Jiya Rai is fastest & youngest swimmer with autism with world record in open water swim
Just 11 years old, Jiya Rai has already set a world record. This class 6 student from Mumbai with autism is now the fastest and youngest person with autism to swim 14 km in open water.
In the repetitive knocking that is characteristic of Jiya Rai’s autism disorder, her father Madan Rai saw a hidden potential. “I am in the Indian Navy and a good swimmer. One of the things swimmers have to first learn is that same repetitive knock Jiya used to make as a child”, recalls Madan.” It struck me that this is something we had to learn in swimming and here my daughter had it naturally!”
Swimming recommended as therapy for Jia
At the time Jiya was two-and-a-half years old and had just been diagnosed with autism. Her counsellor had recommended swimming as a form of therapy and the Rais’ had enrolled her at the local swimming pool for classes. That advice, coupled with the knock, convinced Jiya’s parents that swimming would open a new world for their child.
And what a world it has opened.
By the time she was in class 1, Jiya had begun to excel at swimming and was getting noticed. Being a professional swimmer myself, I knew exactly how to develop her skills further. I was aware that in her case the path ahead was to be forged not in academics but through swimming. Her swimming skills could take her far. – Madan Rai, Jiya’s father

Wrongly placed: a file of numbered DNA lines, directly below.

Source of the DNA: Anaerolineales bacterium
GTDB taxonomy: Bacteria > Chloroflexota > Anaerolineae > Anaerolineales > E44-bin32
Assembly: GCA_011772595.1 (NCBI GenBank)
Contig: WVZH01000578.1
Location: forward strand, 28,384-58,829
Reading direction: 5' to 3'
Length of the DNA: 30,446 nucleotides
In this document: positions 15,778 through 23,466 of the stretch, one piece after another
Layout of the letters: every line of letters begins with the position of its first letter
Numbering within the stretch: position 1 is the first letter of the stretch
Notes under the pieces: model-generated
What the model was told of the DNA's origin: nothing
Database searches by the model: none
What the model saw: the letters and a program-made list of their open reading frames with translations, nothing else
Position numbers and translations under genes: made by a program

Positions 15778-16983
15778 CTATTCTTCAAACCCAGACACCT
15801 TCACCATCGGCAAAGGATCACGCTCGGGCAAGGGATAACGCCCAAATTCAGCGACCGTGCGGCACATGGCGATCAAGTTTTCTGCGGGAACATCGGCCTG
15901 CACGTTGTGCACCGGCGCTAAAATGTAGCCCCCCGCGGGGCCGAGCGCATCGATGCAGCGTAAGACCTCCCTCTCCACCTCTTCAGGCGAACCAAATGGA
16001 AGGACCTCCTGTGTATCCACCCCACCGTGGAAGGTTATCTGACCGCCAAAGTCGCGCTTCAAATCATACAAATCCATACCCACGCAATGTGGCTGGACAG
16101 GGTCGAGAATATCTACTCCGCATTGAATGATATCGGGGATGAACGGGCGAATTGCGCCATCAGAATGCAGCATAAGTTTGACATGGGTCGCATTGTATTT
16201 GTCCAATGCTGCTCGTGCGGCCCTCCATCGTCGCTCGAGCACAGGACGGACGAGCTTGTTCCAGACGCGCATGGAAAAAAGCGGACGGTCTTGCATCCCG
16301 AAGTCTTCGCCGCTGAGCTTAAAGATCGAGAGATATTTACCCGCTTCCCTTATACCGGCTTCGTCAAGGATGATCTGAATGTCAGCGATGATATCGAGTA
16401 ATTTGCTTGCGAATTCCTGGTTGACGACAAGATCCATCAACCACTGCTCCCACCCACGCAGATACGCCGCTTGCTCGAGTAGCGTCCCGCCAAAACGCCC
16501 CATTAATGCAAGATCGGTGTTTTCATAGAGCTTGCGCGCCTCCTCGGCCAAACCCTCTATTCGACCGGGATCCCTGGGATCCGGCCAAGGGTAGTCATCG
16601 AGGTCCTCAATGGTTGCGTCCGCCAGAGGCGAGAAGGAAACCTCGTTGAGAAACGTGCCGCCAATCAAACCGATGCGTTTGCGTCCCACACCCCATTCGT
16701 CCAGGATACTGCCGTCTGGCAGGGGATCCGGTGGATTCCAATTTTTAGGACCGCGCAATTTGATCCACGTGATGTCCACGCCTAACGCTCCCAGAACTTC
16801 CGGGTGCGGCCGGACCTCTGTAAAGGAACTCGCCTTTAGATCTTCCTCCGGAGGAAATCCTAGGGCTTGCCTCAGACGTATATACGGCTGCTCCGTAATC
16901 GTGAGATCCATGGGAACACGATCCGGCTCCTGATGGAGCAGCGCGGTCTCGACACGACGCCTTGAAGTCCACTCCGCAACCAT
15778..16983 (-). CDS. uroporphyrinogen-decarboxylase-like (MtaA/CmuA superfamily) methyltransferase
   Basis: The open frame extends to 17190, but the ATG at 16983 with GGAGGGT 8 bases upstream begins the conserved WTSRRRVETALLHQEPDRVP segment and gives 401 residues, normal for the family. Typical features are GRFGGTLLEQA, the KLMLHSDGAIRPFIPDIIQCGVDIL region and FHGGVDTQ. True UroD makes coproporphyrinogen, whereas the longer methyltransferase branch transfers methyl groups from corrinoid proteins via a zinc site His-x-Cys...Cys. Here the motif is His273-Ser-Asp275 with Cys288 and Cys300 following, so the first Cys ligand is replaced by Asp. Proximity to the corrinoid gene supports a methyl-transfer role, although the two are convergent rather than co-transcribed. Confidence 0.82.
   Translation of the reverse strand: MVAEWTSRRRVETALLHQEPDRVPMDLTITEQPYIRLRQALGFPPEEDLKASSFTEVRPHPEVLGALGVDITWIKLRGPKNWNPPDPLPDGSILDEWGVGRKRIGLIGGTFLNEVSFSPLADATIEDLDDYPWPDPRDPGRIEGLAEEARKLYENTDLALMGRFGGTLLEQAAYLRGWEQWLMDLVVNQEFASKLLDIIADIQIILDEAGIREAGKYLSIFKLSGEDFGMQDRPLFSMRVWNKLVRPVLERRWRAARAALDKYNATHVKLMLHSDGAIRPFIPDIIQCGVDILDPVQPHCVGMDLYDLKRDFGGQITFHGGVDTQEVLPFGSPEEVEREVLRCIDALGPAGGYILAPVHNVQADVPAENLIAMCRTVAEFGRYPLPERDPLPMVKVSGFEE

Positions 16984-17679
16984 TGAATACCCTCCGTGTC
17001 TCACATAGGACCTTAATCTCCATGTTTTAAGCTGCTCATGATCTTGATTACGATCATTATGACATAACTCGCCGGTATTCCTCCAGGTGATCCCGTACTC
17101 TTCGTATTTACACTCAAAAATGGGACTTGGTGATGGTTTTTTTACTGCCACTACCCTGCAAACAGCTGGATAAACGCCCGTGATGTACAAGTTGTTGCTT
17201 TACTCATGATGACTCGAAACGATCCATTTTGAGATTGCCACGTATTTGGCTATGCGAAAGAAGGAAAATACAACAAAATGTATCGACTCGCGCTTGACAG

And what an incredible journey this 11-year-old has traveled. From excelling at school-level competitions to now setting a world record as the youngest and fastest swimmer with autism to swim 14 km in open water.
Three world records to her credit
Jiya, who is now in class 6 student of Mumbai’s Navy Children School (NCS), swam the 14 km distance from Elephanta Island to Gateway of India in three hours, 27 minutes and 30 seconds. She swam alone with the entire event supervised by the Swimming Association of Maharashtra.
With this extraordinary achievement, Jiya has entered the India Book of Records, Asia Book and Limca Book of Records.
Her determination and hard word apart, Jiya’s strength also comes from her supportive parents. “I knew she had it in her to set a record”, says her proud father. “I studied all the world records until now and found that previously no child with autism had achieved anything like this”. From June to November 2019, Jiya trained for the 14-km mission at the pool as the sea waters are rough at the time. “While she practised, I completed all the formalities”, adds Madan. A huge boost came her way when she won two gold medals at the National Sea Swimming Championship in Porbander in January this year.
Despite all that, Madan confesses to some nerves in the moments leading up to the swim. “I was a little concerned as Jiya hd never done night swimming before this. When she jumped into the water, I was tense for the first minute. When I saw her pick up her strokes and continue, I knew Jiya would be fine”.
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